A federally funded program based at Eastern Kentucky University is helping rural communities across the country prepare for emergencies and disasters. Consortium director Amy Hughes says the program is meeting a real need.
“Rural responders only have 8 to 16 hours available for training. They very rarely can leave their community for an extended period of time to take training in another location, so we pride ourselves in being able to take good quality training, deliver it in the time frame they have available and bring it to their location,” said Hughes.
Rural communities face unique needs when it comes to responding to emergencies or disasters. There’s a shortage of funds and resources. A second challenge is distance.
“When you talk about response to a hazardous materials event in a rural area your hazmat team may not be 30 minutes away…it may be two hours, it may be four hours away. So there’s a time period when that community is going to have to cope with the results of an incident and wait for resources, specialized resources to come in and assist with the response,” said Hughes.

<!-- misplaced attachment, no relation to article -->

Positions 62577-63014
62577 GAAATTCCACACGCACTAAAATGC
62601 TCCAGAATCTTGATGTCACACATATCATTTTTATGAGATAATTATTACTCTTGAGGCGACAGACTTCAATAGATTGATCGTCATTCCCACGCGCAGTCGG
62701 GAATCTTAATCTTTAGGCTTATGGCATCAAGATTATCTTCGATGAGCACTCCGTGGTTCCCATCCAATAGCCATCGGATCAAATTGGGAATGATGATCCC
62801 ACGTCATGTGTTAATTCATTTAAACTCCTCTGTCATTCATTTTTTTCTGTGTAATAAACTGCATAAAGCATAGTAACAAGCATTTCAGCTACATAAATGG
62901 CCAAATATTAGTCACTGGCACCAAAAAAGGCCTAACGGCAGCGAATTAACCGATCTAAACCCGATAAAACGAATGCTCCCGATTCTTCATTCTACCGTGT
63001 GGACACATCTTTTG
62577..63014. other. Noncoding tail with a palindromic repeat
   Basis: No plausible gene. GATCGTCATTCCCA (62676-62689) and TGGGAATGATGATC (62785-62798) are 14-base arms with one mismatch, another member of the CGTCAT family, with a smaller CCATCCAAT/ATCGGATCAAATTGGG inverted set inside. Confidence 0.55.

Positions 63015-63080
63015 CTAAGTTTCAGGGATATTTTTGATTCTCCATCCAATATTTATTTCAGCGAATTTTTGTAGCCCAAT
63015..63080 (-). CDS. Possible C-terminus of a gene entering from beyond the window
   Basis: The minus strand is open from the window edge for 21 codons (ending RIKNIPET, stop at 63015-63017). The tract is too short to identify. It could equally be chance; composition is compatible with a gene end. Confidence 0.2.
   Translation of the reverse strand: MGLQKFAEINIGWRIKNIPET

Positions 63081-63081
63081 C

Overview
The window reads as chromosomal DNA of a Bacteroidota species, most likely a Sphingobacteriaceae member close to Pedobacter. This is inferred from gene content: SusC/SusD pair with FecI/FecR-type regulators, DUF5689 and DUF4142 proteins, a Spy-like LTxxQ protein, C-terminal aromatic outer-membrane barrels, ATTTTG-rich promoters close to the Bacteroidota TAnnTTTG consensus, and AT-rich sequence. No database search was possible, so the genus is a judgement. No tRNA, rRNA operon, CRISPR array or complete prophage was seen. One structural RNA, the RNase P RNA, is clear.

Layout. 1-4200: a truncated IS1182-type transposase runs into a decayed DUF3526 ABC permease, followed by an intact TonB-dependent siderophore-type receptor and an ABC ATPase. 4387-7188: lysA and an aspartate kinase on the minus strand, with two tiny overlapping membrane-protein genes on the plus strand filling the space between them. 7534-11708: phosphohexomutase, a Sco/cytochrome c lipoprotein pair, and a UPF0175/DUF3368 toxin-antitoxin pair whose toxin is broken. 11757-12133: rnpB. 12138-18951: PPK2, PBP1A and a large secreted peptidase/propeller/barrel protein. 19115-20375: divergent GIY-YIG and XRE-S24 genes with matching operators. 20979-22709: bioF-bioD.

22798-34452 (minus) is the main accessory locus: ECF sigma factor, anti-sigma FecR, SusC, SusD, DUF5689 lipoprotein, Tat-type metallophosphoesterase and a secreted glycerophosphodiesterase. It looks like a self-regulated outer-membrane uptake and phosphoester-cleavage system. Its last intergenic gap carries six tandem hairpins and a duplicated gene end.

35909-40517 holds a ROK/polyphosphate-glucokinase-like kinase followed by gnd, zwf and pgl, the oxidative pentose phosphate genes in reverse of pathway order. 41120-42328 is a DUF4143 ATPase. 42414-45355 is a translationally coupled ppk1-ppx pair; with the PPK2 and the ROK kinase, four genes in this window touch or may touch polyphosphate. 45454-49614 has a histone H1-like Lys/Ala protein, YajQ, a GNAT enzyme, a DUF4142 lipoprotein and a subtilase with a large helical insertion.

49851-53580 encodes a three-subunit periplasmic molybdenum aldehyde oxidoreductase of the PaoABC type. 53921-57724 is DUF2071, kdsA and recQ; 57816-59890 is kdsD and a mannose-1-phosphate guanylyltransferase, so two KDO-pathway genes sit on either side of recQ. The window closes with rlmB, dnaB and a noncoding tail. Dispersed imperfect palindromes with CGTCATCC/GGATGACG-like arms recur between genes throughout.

Two of the more popular courses are event security planning and dealing with the media. The most attended course last year dealt with crisis management for school-based incidents.
“This class is unique in that it brings together local law enforcement and other first responders as well as school administrators, staff, teachers, those who are the first line responders to an event like that, into the classroom together to train together. And what we found is that, interaction between those two disciplines that don’t always talk, is invaluable,” said Hughes.
EKU, as well as colleges and universities in Iowa, Arkansas, Tennessee and North Carolina and Ohio develop the courses. More than 20-thousand first responders in the U-S and its territories have attended training courses since the program began in 2004.